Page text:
Monkey BeachBook - 2000
Robinson's mastery is confirmed in MONKEY BEACH, the first full-length work of fiction by a Haisla writer and an unforgettable story set in the wilds of the Pacific Northwest. This powerful novel reminds us that places, as much as people, have stories to tell.
Five hundred miles north of Vancouver is Kitamaat, an Indian reservation in the homeland of the Haisla people. Growing up a tough, wild tomboy, swimming, fighting, and fishing in a remote village where the land slips into the green ocean on the edge of the world, Lisamarie has always been different. Visited by ghosts and shapeshifters, tormented by premonitions, she can't escape the sense that something terrible is waiting for her. She recounts her enchanted yet scarred life as she journeys in her speedboat up the frigid waters of the Douglas Channel. She is searching for her brother, dead by drowning, and in her own way running as fast as she can toward danger. Circling her brother's tragic death are the remarkable characters that make up her family: Lisamarie's parents, struggling to join their Haisla heritage with Western ways; Uncle Mick, a Native rights activist and devoted Elvis fan; and the headstrong Ma-ma-oo (Haisla for "grandmother"), a guardian of tradition.
Haunting, funny, and vividly poignant, MONKEY BEACH gives full scope to Robinson's startling ability to make bedfellows of comedy and the dark underside of life. Informed as much by its lush living wilderness as by the humanity of its colorful characters, MONKEY BEACH is a profoundly moving story about childhood and the pain of growing older--a multilayered tale of family grief and redemption.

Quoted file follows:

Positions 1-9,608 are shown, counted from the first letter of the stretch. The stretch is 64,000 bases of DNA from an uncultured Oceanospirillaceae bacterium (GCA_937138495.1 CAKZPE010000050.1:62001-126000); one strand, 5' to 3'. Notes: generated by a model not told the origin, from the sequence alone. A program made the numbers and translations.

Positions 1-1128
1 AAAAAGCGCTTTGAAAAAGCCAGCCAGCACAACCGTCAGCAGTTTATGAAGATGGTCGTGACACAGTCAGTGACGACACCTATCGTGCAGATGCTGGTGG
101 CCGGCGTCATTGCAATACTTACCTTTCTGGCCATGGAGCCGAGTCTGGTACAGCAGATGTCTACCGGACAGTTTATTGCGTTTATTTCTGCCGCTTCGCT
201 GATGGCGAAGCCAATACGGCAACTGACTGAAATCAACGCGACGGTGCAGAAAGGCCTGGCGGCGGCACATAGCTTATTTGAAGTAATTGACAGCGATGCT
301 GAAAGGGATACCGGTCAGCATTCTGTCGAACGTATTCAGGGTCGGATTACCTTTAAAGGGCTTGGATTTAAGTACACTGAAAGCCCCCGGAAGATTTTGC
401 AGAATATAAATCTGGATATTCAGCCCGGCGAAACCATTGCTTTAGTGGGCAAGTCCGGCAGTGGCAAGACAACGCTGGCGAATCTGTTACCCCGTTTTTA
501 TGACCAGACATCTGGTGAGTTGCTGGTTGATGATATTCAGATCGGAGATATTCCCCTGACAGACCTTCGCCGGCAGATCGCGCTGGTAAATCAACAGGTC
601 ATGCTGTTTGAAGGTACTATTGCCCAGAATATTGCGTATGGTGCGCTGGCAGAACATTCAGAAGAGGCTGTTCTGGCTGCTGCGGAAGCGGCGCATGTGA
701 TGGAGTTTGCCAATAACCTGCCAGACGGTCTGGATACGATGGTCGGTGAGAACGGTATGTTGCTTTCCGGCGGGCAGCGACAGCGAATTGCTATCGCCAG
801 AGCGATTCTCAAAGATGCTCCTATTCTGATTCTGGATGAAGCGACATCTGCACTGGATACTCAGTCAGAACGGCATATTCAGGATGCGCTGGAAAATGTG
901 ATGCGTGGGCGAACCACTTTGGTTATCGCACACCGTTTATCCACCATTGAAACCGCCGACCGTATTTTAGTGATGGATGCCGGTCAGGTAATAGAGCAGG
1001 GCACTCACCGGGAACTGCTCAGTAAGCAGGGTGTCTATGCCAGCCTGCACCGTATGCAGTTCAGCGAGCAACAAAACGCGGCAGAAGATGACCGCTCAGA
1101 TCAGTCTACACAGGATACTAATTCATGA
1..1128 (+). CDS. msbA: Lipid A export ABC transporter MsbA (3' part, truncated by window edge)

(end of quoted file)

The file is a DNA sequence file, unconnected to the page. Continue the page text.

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Lisa is living in a coastal community in BC called Kitamaat, which has a high native population. It is a coming of age story and starts with the reader learning of the disappearance and suspected death of the main character's brother Jimmy. The main character Lisa then begins going through a series of flashbacks detailing her teen years and life with her family up until this point. Strewn throughout the novel are more 'present' settings where Lisa moves the story forward by finding out more information about her brother. Eventually the flash backs and the present merge to come to the ending, which is terrible. We don't really find out if Jimmy lives or dies, although we do find out that he kills a family friend for raping his niece, who is Jimmy's girlfriend. Lisa is looking for Jimmy on Monkey Beach, the novels name sake and maybe gets eaten by a Sasquatch? Once again the ending of this novel is terrible.
Lisa comes of age in Kitamaat, B.C., where her Haida community includes uncles involved in First Nations warrior movements, industrious grandmothers with one foot in the grave and the other in various spirit worlds, and the long-armed specter of residential schools.
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